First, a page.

Last night I had the pleasure of playing another game of Microscope. We were originally going to play a game of Microscope: Chronicle (and even started out that way) but our facilitator wasn’t sure about a few of the finer points of this version, so we audibled to good ol’ Microscope. There were 3 of us.
We started out wanting to tell the story of a Forum. We were thinking of retelling the story and changes of to a town square as this planet gets colonized by a more powerful imperialist space regime. After we laid our bookends, palette, and first pass, we kind of realized we really wanted to tell the story of the entire planet anyways and switched to original Microscope. This only required a rewrite of our Concept.
We were looking at some sort of tidally locked planet with dinosaur-like megafauna. We originally were going to go primitive culture, but instead went for the Sci-Fi approach. What we ended up with was basically Dune with Dinosaurs. Oh and outright War was off the table thanks to the palette.
Like almost every game of microscope I’ve ever played, the game doesn’t cohere together until about the second lens. This game was no exception as we all were on board with some serious social commentary.
You know what they say—History is written by the victors -- so without further ado…
We fade into a sterile futuristic classroom. A grizzled, uniformed professor stands before an auditorium shuffling some notes around, sipping some steamy beverage, and checking her watch. After a quick beep from her watch, the imperial classroom’s holoprojector lights up displaying an Earth sized planet with a bold label [TESSA] hanging above. The label stands as still and motionless as the tidally locked planet does.
The hololight from the planet display illuminates the vast ocean of expressionless students all neat, proper, and in monochromatic slate uniforms watching the Professor. “Attention class-- Today we will be talking about the planet Tessa and the history of her people. Now if you would please get out your holobooks and turn to page 336….”
Now I wish I could write up the entire fiction like a series of lectures post-facto, but the long and the short of the game was how the game came together and found it’s serious tone based on a single scene. The question being framed was “How did this space power station get destroyed?”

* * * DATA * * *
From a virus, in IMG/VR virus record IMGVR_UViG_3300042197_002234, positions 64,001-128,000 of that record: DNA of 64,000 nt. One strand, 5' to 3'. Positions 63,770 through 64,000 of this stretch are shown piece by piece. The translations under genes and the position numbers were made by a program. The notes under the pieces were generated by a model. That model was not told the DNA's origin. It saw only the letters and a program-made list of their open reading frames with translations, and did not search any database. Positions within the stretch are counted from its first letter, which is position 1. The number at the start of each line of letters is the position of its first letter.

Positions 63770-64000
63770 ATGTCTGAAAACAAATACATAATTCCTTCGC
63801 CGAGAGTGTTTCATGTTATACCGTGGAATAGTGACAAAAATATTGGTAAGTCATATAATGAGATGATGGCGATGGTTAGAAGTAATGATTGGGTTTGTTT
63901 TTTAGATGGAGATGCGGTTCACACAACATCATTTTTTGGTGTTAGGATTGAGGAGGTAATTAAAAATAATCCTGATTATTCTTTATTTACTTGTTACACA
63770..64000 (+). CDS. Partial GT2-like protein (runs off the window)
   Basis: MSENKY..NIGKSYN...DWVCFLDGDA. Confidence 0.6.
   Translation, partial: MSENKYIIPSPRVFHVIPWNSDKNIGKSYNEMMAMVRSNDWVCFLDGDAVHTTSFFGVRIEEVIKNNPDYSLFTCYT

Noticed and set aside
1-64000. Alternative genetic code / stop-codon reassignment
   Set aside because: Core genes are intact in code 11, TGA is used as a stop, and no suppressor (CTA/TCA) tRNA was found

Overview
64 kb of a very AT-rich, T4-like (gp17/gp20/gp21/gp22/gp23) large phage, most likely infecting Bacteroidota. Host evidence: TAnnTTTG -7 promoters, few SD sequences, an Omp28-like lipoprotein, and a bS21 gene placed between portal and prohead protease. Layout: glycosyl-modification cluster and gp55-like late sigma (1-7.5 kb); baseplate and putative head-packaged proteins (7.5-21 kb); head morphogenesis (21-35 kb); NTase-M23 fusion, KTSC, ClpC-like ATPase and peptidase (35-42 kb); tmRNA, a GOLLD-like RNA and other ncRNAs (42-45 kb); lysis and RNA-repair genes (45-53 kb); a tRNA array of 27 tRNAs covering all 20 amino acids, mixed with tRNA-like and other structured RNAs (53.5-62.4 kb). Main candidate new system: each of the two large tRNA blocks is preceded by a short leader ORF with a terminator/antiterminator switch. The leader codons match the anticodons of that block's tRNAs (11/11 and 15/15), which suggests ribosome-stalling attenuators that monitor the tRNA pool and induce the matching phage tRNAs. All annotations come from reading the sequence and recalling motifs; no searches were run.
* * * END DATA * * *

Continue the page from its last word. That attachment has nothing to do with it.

We were the bigwigs following up on the evidence from an imperial hall of justice far, far away from Tessa. It was here we learned that our land of space colony and dinosaurs harbored a very proud, oppressed people and were willing to do whatever it takes in the name of their religion and beliefs--- including suicide bombing. We ended with the revelation that the energy space station was destroyed by TIN (Tessan Independent Nationalist) suicide bombers.
It was very much a game of strong cultural identity and religious symbolism being rediscovered for this defeated people that figuratively and literally were the seeds of their own destruction. It became a tale of this Sisyphean pursuit of independence.
Our game was pretty brief, but also very hearty.
This game of Microscope went tall instead of wide. Following our tales of nationalism, we looked more into Imperialism and the dominance of the empire! What a great juxtaposition and I really wanted to thank the player who chose that as a focus. Brilliant!
It was during this time we examined a few case studies that mirror modern times. The imperialists have banned climate science, but the religious Tessans refuse to carry out Cease and Desist orders to the scientists because, supposedly, climatology is a big part of their religion! We had some Atticus Finch level defense speeches that ended up having the person on trial get acquitted! We also saw that following the destruction of the power plant, a massive crackdown on Tessan culture and the establishment of the Department of Freedom. How very 1984! Lastly we examined the economic might of the imperialists as they subsumed and monopolized the prosperous market of Dinobladders ensuring the vast majority of the wealth went back to the Imperium.
The very last thing we focused on was religion. We learned that the Tessans have a sort of Yggdrasil world tree that they revere and is a big part of their religion. We also learned that the desperate Tessans, currently broken into gangs and factions, united under a new Yggdrasil plant messiah. Too bad their desperation and need for religious answers blinded them to the real truth: This messiah was false and a weed which killed the old Yggdrasil!
Their culture, collective will, and religion slowly began to unescapably rot away.
I hide in a cubicle all day until the night time where I play RPGs and other games and stuff.